“A lot that ends up being found is clinically of no importance at all,” Steven Weinberger, executive vice president and chief executive of the American College of Physicians, wrote in an August piece in the Annals of Internal Medicine. He and two co-authors argued it was “unethical” for hospitals to promote the tests without disclosing potential downsides.
Inova Health System, one of the Washington region’s largest hospital networks, is partnering with a screening company called HealthFair to promote a $139 package of what it describes as “five life-saving tests for heart disease and stroke.” The tests, which usually are not covered by insurance, are performed in specially equipped buses, operated by HealthFair, that travel to different locations carrying the Inova logo.
“We know the incidence of finding a disease where the patient has to do something about it today, or tomorrow, or next week, is very low, but that’s not why we engaged in the screening,” said David Spinosa, an interventional radiologist and medical director of the Inova Heart and Vascular Institute. “If people learn they have early signs of a disease — if their physicians know that — then they have an opportunity to aggressively modify their risk factors.”
He said that about 45 percent of the 8,000 people screened since the program’s inception had some abnormal finding, mostly on the mild side; critical problems were uncovered in fewer than 1 percent of cases.
Inova doesn’t pocket anything from the testing; in fact, it pays HealthFair to put the Inova logo on the buses. But patients can sign a form allowing someone from the hospital group to contact them to discuss abnormal findings, and a list of Inova doctors is available on the buses.
“It’s a way to promote brand awareness and have someone sitting there who can say, ‘I have just the doctor for you,’ ” said Mitch Morris, of Deloitte, a consulting firm whose clients include hospitals. “If they hook someone up with a primary-care physician, that sets up in many cases a lifetime of patronage to that health system.”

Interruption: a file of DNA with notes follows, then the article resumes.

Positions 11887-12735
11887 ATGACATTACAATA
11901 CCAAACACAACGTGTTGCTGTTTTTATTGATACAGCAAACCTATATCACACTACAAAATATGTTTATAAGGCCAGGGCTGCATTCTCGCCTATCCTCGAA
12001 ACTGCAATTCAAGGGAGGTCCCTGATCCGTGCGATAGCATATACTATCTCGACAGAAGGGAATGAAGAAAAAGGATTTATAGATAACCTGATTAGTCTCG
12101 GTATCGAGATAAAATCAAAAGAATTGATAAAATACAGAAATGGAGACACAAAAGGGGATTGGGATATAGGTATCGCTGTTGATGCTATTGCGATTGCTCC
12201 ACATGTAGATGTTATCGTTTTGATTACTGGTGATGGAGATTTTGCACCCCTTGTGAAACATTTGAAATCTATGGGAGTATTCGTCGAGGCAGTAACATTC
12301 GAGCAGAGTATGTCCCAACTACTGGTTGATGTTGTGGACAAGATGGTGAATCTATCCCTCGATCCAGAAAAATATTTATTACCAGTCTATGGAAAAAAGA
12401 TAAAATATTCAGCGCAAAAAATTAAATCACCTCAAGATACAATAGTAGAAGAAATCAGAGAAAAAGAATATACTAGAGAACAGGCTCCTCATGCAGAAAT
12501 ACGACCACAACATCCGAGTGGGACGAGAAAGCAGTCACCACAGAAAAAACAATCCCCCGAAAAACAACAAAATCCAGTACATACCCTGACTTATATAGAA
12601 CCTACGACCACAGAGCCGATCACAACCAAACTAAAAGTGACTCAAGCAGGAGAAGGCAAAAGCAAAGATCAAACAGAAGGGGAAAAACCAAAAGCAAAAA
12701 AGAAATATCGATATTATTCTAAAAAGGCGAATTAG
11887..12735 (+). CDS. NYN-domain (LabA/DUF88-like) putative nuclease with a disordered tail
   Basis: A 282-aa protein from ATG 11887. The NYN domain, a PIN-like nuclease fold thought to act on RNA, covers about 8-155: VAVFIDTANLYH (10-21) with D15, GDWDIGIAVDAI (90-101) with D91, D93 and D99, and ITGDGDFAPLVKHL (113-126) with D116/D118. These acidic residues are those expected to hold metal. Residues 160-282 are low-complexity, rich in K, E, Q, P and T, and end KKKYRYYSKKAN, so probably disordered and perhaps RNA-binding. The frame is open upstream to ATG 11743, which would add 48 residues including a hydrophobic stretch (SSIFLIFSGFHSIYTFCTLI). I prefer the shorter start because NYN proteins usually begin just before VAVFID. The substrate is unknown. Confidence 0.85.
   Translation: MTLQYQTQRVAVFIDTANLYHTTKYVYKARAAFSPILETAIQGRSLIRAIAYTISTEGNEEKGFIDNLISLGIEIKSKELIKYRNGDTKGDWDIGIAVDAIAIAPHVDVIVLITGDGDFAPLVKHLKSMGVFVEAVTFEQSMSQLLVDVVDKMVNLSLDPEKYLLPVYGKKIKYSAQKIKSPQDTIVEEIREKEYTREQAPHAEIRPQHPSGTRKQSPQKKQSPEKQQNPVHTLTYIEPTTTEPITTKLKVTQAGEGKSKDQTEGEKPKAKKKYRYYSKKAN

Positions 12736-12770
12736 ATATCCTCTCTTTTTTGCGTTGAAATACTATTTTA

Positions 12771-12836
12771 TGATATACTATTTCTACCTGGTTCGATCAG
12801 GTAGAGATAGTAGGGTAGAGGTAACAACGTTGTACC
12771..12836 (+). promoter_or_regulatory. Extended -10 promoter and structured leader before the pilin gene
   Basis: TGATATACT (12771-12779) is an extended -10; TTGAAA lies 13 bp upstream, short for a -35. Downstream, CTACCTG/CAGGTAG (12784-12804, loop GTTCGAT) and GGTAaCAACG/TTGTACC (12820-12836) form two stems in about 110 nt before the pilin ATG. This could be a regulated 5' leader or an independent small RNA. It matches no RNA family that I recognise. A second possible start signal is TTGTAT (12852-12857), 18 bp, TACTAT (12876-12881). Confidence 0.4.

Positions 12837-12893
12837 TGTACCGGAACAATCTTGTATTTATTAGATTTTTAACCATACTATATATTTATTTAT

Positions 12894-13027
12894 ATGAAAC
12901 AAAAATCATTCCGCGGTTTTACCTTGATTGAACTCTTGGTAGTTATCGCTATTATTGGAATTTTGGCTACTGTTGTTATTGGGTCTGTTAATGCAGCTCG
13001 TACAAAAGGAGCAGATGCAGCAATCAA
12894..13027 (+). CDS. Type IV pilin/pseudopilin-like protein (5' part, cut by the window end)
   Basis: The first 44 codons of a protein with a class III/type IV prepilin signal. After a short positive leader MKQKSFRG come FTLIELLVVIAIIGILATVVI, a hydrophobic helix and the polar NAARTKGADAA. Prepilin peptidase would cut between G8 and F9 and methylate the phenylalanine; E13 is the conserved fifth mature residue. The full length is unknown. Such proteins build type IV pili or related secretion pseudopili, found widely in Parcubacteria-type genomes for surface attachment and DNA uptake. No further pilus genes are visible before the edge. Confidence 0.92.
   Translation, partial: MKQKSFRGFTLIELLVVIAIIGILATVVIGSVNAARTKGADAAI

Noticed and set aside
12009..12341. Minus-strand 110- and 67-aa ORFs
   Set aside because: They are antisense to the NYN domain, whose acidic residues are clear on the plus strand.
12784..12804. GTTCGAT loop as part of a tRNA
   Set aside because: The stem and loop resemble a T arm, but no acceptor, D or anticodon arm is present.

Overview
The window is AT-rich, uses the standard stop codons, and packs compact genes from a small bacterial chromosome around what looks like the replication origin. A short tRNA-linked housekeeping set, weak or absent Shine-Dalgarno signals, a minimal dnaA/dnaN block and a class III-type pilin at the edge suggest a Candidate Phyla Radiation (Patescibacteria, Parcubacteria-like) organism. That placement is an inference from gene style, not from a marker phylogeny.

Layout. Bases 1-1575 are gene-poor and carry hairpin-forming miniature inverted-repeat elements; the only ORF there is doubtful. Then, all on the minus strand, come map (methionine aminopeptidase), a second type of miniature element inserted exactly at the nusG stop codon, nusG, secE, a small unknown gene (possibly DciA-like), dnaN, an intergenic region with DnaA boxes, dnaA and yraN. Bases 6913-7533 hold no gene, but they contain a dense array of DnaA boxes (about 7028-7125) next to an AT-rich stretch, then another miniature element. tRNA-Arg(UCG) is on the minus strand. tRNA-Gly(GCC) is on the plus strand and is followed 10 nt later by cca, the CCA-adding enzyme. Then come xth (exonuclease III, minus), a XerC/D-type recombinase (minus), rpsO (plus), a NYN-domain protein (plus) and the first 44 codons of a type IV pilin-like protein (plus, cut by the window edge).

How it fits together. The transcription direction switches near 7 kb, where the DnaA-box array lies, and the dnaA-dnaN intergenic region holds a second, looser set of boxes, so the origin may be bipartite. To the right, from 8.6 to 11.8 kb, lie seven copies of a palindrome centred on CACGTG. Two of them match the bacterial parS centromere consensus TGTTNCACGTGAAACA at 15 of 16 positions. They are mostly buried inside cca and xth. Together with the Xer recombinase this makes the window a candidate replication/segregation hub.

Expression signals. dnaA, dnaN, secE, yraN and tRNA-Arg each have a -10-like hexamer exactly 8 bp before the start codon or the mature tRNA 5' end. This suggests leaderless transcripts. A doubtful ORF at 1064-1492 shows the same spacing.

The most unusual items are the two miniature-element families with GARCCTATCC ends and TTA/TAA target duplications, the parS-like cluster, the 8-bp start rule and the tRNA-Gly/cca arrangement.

Dave Andrews, marketing and public relations manager at Inova Fairfax Hospital, declined to say how much the five-hospital chain pays HealthFair, or how many referrals it gets as a result of the testing.
Similar partnerships between hospitals and screening companies, including HealthFair and Life Line Screening, are taking place in locations such as Richmond and the suburbs of Chicago.
Proponents say that the screenings empower patients by giving them information they need and that they help doctors distinguish themselves from other practitioners.
“Hospitals want to do outreach,” says Joelle Reizes, global communications director at Life Line Screening, an Ohio-based firm that partners with 180 hospitals to offer such screening. “[But] there’s also a philosophical debate here: Do people have a right to know what’s going on inside their bodies and have screenings they feel are right for them?”
But Weinberger and other critics say that such general public screening programs raise health-care costs. Weinberger says they also can spur “additional testing that is harmful.”
Hospitals have long sponsored screenings, sending mammogram units to community events and sponsoring health fairs where people can get their blood pressure tested. There is widespread agreement that some tests — such as those for high blood pressure and diabetes — are safe and effective and that they lead to better health outcomes.